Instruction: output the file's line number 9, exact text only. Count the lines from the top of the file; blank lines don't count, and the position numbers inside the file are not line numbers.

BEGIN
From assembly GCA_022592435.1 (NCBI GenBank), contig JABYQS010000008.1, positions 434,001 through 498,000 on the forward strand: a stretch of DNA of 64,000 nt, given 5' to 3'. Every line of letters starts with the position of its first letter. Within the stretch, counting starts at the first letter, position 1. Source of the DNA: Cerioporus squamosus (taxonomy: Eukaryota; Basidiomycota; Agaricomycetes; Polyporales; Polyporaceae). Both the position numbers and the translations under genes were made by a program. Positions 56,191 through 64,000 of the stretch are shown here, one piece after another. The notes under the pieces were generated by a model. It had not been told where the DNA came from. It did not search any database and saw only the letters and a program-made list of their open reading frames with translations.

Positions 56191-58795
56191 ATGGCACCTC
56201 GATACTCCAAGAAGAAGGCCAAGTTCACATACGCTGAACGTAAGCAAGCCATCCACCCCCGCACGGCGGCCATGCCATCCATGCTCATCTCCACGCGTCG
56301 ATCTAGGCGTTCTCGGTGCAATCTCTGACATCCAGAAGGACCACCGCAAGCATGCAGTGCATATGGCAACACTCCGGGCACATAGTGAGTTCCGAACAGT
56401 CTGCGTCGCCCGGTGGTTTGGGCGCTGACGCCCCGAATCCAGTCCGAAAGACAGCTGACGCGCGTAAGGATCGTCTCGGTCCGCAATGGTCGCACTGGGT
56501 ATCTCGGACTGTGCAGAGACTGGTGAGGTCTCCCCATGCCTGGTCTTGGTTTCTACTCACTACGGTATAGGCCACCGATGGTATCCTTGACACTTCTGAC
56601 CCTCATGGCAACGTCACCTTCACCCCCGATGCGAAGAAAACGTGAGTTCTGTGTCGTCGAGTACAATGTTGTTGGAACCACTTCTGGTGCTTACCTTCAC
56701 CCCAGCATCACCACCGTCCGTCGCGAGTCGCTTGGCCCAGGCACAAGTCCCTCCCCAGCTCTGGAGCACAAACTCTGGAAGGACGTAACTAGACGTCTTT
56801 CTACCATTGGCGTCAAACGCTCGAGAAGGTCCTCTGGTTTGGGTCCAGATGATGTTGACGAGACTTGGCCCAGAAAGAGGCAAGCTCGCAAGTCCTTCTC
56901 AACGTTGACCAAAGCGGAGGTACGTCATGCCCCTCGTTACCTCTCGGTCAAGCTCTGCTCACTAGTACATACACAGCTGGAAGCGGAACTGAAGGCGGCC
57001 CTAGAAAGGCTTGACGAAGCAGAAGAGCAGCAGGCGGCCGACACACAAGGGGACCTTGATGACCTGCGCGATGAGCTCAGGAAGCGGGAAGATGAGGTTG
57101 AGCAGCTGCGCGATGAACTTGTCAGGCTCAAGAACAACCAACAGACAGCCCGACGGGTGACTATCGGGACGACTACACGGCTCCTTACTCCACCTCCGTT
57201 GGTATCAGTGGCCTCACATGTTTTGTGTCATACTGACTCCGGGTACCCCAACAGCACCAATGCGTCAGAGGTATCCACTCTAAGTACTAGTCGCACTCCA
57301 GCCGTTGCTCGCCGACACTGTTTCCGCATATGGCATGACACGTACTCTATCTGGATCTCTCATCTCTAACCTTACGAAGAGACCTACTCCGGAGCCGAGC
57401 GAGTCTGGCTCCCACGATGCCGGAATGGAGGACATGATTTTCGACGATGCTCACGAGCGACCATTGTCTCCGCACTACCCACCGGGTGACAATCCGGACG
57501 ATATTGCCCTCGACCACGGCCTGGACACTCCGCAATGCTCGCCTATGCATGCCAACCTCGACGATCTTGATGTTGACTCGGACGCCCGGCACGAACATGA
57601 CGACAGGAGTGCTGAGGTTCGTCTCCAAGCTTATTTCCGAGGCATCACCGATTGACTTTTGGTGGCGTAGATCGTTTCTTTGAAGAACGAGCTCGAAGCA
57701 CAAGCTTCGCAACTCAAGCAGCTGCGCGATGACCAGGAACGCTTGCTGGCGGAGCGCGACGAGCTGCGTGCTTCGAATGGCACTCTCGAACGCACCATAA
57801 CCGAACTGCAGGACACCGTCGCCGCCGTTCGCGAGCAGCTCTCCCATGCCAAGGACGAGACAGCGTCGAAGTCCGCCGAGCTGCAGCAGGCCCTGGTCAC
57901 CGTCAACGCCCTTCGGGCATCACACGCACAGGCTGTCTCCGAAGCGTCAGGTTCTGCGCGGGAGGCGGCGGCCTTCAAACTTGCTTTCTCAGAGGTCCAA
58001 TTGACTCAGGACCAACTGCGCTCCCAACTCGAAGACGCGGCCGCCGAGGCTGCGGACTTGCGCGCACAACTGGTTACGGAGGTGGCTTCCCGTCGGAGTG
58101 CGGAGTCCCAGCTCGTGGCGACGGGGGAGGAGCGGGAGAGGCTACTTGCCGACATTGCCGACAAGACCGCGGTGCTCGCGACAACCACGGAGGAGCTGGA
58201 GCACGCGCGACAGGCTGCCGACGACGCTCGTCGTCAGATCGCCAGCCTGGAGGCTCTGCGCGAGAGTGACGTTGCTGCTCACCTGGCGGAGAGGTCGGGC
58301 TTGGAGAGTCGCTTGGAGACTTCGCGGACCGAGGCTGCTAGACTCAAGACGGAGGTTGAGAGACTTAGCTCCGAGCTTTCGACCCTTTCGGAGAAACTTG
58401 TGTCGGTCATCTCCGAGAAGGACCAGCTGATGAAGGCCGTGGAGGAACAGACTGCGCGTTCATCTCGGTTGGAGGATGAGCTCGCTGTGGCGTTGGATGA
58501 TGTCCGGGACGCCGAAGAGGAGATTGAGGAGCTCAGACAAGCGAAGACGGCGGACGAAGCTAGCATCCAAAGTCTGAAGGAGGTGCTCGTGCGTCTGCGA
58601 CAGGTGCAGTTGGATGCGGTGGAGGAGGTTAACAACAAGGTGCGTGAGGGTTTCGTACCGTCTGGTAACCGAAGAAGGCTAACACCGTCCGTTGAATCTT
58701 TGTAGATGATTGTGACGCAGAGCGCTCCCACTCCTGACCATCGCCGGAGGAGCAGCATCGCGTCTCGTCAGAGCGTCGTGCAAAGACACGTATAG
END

56701 CCCAGCATCACCACCGTCCGTCGCGAGTCGCTTGGCCCAGGCACAAGTCCCTCCCCAGCTCTGGAGCACAAACTCTGGAAGGACGTAACTAGACGTCTTT